This was one long day that started in Moroni. I was ready to get to the hotel and sleep, but this was not the case. We got to the next school and there was a proper baraza here. Everyone was sitting outside under tents, dancers welcomed us, we were dressed in mushaino (glitter ribbons.) An announcement was made about the project we were working on. I was called to the podium and gave a 2 minute speech about our project – as best as I could without any preparation. Some prayers started and ended the meeting. Though I didn’t quite understand what was going on, I was able to understand a little more when people mixed French and Shikomori. For my benefit they called the English teacher at the school to the podium to give a speech in English. It was so unfortunate. His speech in English was worse than my speech in French – and he was the English teacher….An interesting thing I noted was that in Comoros most of the school directors were women. I remember looking it up later and realizing that though the island is still plagued by issues such as child marriages, girls not being educated as much as boys etc, in certain spheres of society there is more equality among the sexes than one would expect.
On our route home, we passed by the Ylang Ylang forest from my previous post. It was magical – even at that late hour and after a physically exhausting day. Driving through the mountains though was a bit scary as the roads are very narrow and full of turns – at each turn, the driver would hoot to alert other drivers that we were coming. I think the reason we didn’t see any accidents though was because in Moheli the number of cars I saw during that full trip would not fill a small mall’s parking lot. The island also does only have less than 50,000 people.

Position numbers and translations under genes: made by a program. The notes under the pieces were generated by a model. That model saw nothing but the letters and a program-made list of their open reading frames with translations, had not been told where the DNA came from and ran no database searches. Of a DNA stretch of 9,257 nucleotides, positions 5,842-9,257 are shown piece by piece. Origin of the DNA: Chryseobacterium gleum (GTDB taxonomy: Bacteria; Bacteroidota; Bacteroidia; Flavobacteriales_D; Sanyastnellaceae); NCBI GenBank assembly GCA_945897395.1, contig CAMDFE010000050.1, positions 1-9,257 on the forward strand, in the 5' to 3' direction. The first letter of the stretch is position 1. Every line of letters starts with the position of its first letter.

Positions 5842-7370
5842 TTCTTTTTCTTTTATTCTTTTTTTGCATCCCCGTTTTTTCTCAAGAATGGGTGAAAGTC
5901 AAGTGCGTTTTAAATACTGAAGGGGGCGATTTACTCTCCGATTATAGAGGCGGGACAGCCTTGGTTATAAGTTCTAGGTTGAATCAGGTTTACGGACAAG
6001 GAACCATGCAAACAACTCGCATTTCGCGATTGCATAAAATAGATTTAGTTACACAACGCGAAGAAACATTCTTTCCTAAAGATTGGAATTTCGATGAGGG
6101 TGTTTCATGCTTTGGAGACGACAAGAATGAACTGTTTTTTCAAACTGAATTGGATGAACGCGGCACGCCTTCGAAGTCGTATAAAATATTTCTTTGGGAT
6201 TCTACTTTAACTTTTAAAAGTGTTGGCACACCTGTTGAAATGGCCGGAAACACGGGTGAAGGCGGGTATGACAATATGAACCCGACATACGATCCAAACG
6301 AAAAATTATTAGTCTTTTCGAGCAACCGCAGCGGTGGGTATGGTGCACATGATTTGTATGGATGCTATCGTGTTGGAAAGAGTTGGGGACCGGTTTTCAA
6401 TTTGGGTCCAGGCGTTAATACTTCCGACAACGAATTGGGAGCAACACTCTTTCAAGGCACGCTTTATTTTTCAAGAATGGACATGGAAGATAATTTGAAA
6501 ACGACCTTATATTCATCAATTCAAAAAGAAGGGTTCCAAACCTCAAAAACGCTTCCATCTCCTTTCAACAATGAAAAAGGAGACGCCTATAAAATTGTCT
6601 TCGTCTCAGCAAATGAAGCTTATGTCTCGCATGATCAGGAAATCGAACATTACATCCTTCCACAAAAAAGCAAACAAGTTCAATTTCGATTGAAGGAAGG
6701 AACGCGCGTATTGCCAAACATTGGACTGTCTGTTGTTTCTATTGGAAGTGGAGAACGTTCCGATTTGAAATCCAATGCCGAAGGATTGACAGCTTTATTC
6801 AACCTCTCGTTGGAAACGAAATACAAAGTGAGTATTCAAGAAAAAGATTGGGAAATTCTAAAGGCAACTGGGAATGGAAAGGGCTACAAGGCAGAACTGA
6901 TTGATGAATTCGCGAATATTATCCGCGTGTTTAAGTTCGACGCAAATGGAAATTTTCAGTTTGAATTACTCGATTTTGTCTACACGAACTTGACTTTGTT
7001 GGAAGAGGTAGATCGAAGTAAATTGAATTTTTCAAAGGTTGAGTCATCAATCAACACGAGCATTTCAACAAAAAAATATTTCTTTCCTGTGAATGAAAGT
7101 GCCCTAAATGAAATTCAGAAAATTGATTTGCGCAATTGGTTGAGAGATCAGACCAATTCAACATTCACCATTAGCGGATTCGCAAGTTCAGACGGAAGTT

We got to our hotel at 8:30pm and it was a wonder – not in your typical way. There was no internet. Gosh – I am clearly a millennial if that was my first complaint….The toilet did not flush. There was a bucket of water by the toilet to flush it. The showers had no water – there was another bucket of water for showering.
Dinner was amazing though - despite all the other challenges. I had fish and potatoes for dinner. After dinner, when we got to the doors of our rooms – the local consultant hugged me goodnight. It was very strange, but I chose to assume that this was a norm in Comoros.